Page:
My Time

My Time[Reading] ➷ My Time ➭ Bradley Wiggins – On 22 July 2012 Bradley Wiggins became the first British man ever to win the Tour de France In an instant 'Wiggo' became a national hero Ten days later having swapped his yellow jersey for the colours On July Bradley Wiggins became the first British man ever to win the Tour de France In an instant 'Wiggo' became a national hero Ten days later having swapped his yellow jersey for the colours of Team GB he won Olympic gold in the time trial adding to his previous six medals to become the nation's most decorated Olympian of all timeOutspoken honest intelligent and fearless Wiggins has been hailed as the people’s champion In My Time he tells the story of the remarkable journey that led to him winning the world’s toughest race He opens up about his life on and off the bike about the personal anguish that has driven him on and what it’s like behind the scenes at Team Sky the brutal training regimes the sacrifices and his views on his teammates and rivals He talks too about his anger at the spectre of doping that pursues his sport how he dealt with the rush of taking Olympic gold and above all what it takes to be the greatest. Although I'm a huge fan of cycling I found this book hard to finish Bradley's achievements in sport are extremely impressive even to the layman He has won Olympic gold than once numerous cycle road races including the Tour de France and crowned it all with another Gold at the London Olympics Saying that it's not his achievements that put me off his personality and attitude His arrogance and petulance I find hard to deal with and although these give him real character I find it's an unlike able character His threatening to go home when Froome attacked in an attempt to win a second stage at the 2012 Tour was the act of a child He claims he only stayed after careful ego massaging from the team How can an athlete who's spent their whole life dreaming of wearing the Yellow Jersey even contemplate going home because he couldn't follow a team mate? I did finish the book as I wanted to see if he redeemed himself unfortunately not Overall it's an interesting history of an accomplished athlete but one that leaves me cold and even a bit disappointed I think less of him now than before I read this book 'My Time' tells the story in his own words of Bradley Wiggins' 'Golden Year' of 2012 when he won both the Tour de France and the Olympic Cycling time trial in his home city of LondonI can't help but compare it to the other cycling book I read this year 'Life According to G' by Wiggins' fellow Team Sky rider Geraint Thomas On that basis it lacks the breadth human interest technical detail and humour of Thomas' book And also unlike Thomas' book in places it seems very 'it's all about me' but then it is of an autobiography for the period leading up to an including 2012Having said all that it does provide a good insight into Sports Psychology and Wiggins' character His lack of confidence when put in a pressurised leadership position and his ability to ask for help work with others and ultimately bounce back to take the most prestigious and hard won titles in sports It's also a good insight into the team dynamics and tactics of a sport like Grand Tour cycling; a whole new dimension to those of us that cycle alone or in small groups just for funOverall an average read in comparison to the Thomas book but a a good insight into Wiggins and a specific time in sports history Mr Wiggins is certainly a stickler for detail the book has almost too much information It was as if he had been recorded talking and it had been all written down verbatim making reading it hard work I would have liked on his relationships with other riders and less in his training sessions but I suppose he was explaining how he was able to win the TDF I like his respect for the traditions of cycling and his anti doping stance He is a complicated character who has added a lot of interest to the world of cycling Only 3 stars because of the average uality of the writing As a big cycling fan and a fan of Sir Wiggo I absolutely loved this book though I'm perhaps a bit biased The events in the book are just as exciting to read about as they were to watch You get the feeling the book was written exactly as he would have spoken it out loud in conversation which means there is a slight bit of repetition in places but I still didn't mind as I could hear him say the words in my head as if he were describing to me in person I particularly enjoyed the sections about his team mates and his relationship with Cav in particular but again I'm a big fan I'm not certain the book would be as entertaining to a non cycling fan though you would definitely learn a lot about the sport and some of the science behind it Definitely staying on my bookshelf at home What I found most interesting about 'My Time' was Bradley's take on doping and drugs in cycling particularly given the fact that I have recently read Tyler Hamilton's compelling autobiography and followed the whole Lance Armstrong implosion of the past few years At various points in the book he reprimands the hopefully 1990's early 2000's trend of 'not normal' cycling as Lance would probably put it The most interesting part of the novel possibly discounting the recounting of the Bonneval Chartres time trial is his take on Armstrong's drug taking His anger stems mostly from the fact that not only was he robbed of a podium spot by Lance in '09 but also how as the wearer of the yellow jersey now Wiggins is left to field all the uestions from the media and critics about the widespread doping prevalent in cycling for the past two decades even though as Wiggins elaborates he has never doped Not many who have possibly seen the interview during the Tour on Youtube where doping is insinuated by a journalist to Wiggins would be unsure as to what his views would be on the matterWe are the ones here in this sport right now who have to pick up the pieces We are the ones trying to race our bikes the ones sitting there in front of the press trying to convince them of our innocence continuing to do things in the right way; they've trashed the office and left; we're the ones trying to tidy it all up 190As Wiggins moves on to tell the story of the 2012 London Olympic Games in the weeks succeeding the end of the Tour even Alexander Vinokourov fails to escape his wrath As the gold medal was presented to Alexander Vinokourov of Kazakhstan he of the blood doping positive from 2007 we sat in the tents in the pits for an hour after the finish with our skinsuits unzipped 271 Wiggins' contempt for dopers in the sport is highlighted again After the accomplishment of winning the 2012 Olympic Road Race Vinokourov's success is undercut by Wiggins as the Kazakh cyclist's previous transgression of doping is noted even though it was five years previous In Wiggins' eyes Vinokourov is one of the minority who have trashed the office with the rest including himself left trying to tidy it all up Perhaps Wiggins believes that Cavendish was deserving of the gold medal and that the Manx cyclist would possibly have triumphed it if the race had of gone to planOutside of the whole doping issue the book is still a worthwhile read and truly inspiring story of the most successful year for British cycling even if at times it seems to chronologically leap almost incomprehensibly from pillar to post This book took me an absolute age to read It usually takes me anywhere between a day or two to a month to work my way through a book But this book to me months to read I'm not saying it was a bad book infact far from it but the book just didn't pull me in and I found myself having uite little interest in it If it wasn't for the fact that I'm uite OCD and can't give up on something once started I'd have stopped reading this book ages ago I haven't exactly been following Bradley's career since the begininng but became a fan of his after Beijing After his phenomonal 2012 year I thought I'd like to read about it from his perspective so gave the book a go Like I said the book wasn't bad Reading in great detail about the tour from start to finish was very interesting The chapters on London 2012 were what I really wanted to read sboput though and whilst what was included was well written it just wasn't the priority compared to the detail the Tour win recieved What was most interesting was Bradley's stance on drugs following the Lance Armstrong scandal and Bradley as always is brutally honest in his opinions on this subjectBut despite being an interesting read when compared to Victoria Pendleton's book this just isn't the warts and all account that I have come to like about autobiographies Now I understand that this book concentrates on only one year and Bradley's earlier book depicts of his earlier life so I was never going to read about some of the examples I'd expect in other autobigraphies But parts of this book just seemed uite impersonal and where Bradley was recounting certain stages of the tour he might as well have just been reading off a map For someone who wears his heart on his sleeve as Bradley does I would have expected a insigtfull account than this But the only part of the book where Wiggins did seem to bear his soul was when talking about dopingI did enjoy reading about how Team Sky came together though This is something that is also documented in Pendleton's book But she tells it from the perspective of an outsider looking in and Wiggo tells it from someone at the heart of it all and the contrasting accounts are uite intersetingIn all a nice little account of Bradley's record winning year from his point of view but generally uite impersonal and thus not very captivating A poor rating for two main reasons1 The writing style was stream of consciousness barrage in the worst possible way;2 Bradley Wiggins is a twatAlthough it did help me to understand better the team dynamic of cycling and there was a certain element of insight into how Team Sky won the Tour this was tough going It manages to describe entire training sessions and even races without ever giving the reader the desire to jump on their own bike and hit the road He goes into too much detail about the mechanics of certain training sessions and then manages to leave the reader confused when it comes to race tacticsIt could have done with a much ruthless editingWiggins himself is very clearly driven but not a likeable character He is happy enough to stick the boot into other team members and those around him but seems blissfully unaware of his own mood swings and selfishness He also tries to play himself off as just an ordinary bloke who enjoys a beer down the local The most decorated British cyclist of all time didn't get there by sinking pints of bitter at The King's HeadWithout having read any I can say with confidence there are better books out there on whatever you might be reading this for The Tour Team Sky the Olympics even Wiggins himself Avoid It only covers the last couple of years there is another book for the previous Olympic successes An interesting insight into the Sky set up the training the search for marginal gains the politics of selecting a team and supporting the leader Wiggo's transformation from reluctant leader and by his own admission a bit of a slacker a relative term still far dedicated than most people could ever be into someone leading by example and being incredibly dedicated and focussed on his training is shown in some detail Inspiring and there are hints on how to gain respect in a team that could apply to almost any work situation The bulk of the book is on the Tour with only a few pages on the end on the Olympics What does come through strongly is his desire to help his team in the same way that they helped hm win the tour whether this is leading out Cavendish on the Champs Elysee or playing a key role in the Olympic road race An interesting character and a very interesting book I love cycling the Tour and everything around it but this book was a tough one to finish It reads like a matter of fact statement about each day in the tour than a story Wiggins literally describes things in a way of ‘I did this and then he did this’ but only superficially touches upon things that would really interest me such as training schedules and tools used at Sky and his relation to other riders and his own teamThe repetitions in this book Sky always rides clean Wiggins is such a humble person got to me after a while Whether those things are true or not isn’t up to me to decide but after Wiggins mentions multiple things for the fourth of fifth time I got a bit bored with itIt’s a shame because he remains a great cyclist and I really think his story could be inspiring if it had been written down differently I love cycling Even after all the doping affairs I still love watching it And thus I hate Sky Sky Team is boring Wiggins should never have won the Tour Froome was better Everyone saw it But it had to be Wiggins And the way the rode it can't be any boring than that Now after reading this I don't hate Wiggins the man any I still can stand the cyclist Cycling should never have become so calculated It is about instinct It is about the best is going to winBut from what he wrote about himself he seems like an OK guy The book is not best you are going to read but it is short and if you love love not like you won't waste your time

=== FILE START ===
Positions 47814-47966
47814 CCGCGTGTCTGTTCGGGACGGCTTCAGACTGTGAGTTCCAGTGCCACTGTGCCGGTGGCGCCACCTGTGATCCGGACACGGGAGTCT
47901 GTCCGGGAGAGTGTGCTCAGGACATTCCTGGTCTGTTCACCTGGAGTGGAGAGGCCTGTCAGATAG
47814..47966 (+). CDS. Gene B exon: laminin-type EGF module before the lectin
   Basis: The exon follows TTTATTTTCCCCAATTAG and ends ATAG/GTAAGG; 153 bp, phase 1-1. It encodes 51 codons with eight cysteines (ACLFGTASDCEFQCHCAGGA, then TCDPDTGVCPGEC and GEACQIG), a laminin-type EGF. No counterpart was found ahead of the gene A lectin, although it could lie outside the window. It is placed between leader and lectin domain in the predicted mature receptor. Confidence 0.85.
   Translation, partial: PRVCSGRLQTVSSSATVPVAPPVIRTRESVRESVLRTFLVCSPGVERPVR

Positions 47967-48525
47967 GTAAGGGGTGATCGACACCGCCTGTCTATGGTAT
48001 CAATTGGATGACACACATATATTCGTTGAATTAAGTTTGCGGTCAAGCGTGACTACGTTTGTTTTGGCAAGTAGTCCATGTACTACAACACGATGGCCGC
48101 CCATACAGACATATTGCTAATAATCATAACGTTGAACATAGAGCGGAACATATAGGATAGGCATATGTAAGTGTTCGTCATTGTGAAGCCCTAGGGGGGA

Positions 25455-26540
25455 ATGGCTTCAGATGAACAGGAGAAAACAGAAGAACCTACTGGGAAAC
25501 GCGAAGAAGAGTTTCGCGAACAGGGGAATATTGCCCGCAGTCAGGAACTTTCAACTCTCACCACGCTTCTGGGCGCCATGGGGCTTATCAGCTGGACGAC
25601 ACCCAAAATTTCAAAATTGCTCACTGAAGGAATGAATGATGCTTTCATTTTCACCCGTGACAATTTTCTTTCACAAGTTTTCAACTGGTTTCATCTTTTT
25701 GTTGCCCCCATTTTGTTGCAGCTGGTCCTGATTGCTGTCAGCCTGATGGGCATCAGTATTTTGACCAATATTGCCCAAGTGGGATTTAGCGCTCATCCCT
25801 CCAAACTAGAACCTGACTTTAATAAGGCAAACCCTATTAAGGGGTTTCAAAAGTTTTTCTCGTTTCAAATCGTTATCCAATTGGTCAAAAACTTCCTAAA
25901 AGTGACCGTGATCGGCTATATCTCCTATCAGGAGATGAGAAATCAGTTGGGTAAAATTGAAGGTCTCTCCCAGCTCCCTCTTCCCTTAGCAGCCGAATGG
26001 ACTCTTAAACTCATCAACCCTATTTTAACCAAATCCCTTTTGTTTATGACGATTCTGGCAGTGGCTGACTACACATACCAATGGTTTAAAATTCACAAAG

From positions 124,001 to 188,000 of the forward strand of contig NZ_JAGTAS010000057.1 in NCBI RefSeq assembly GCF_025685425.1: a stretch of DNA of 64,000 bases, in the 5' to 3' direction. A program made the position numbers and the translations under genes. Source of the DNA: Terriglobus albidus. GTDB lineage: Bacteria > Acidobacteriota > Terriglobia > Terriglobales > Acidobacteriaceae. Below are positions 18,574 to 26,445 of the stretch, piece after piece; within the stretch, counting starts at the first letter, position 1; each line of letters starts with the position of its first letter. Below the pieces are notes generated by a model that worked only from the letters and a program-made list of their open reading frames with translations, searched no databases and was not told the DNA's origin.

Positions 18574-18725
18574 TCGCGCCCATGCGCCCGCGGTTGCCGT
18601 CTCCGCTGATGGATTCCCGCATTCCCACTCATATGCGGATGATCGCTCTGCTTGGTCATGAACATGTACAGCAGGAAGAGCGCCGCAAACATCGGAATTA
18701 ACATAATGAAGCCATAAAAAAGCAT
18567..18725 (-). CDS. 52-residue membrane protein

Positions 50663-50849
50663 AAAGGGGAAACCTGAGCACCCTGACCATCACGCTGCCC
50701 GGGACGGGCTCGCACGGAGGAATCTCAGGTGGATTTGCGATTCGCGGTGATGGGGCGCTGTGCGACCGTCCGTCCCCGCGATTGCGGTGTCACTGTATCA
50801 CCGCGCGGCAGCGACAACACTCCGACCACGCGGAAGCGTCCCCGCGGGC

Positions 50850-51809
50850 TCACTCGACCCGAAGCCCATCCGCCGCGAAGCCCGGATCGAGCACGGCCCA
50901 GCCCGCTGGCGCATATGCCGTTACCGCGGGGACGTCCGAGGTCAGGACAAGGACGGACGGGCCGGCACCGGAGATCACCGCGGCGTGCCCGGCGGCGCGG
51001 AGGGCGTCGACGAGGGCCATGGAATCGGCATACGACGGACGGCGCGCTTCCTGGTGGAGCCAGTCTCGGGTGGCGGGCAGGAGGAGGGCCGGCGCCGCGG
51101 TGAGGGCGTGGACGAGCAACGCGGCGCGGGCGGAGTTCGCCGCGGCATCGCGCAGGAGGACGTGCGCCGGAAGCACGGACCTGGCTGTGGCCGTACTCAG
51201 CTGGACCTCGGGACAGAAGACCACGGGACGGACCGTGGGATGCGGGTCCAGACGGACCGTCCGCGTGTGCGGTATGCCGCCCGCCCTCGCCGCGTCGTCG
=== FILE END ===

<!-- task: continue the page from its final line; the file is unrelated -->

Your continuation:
Hardcover  Ù My Time MOBI ¼
  • Hardcover
  • 308 pages
  • My Time
  • Bradley Wiggins
  • English
  • 03 October 2016
  • 9780224092128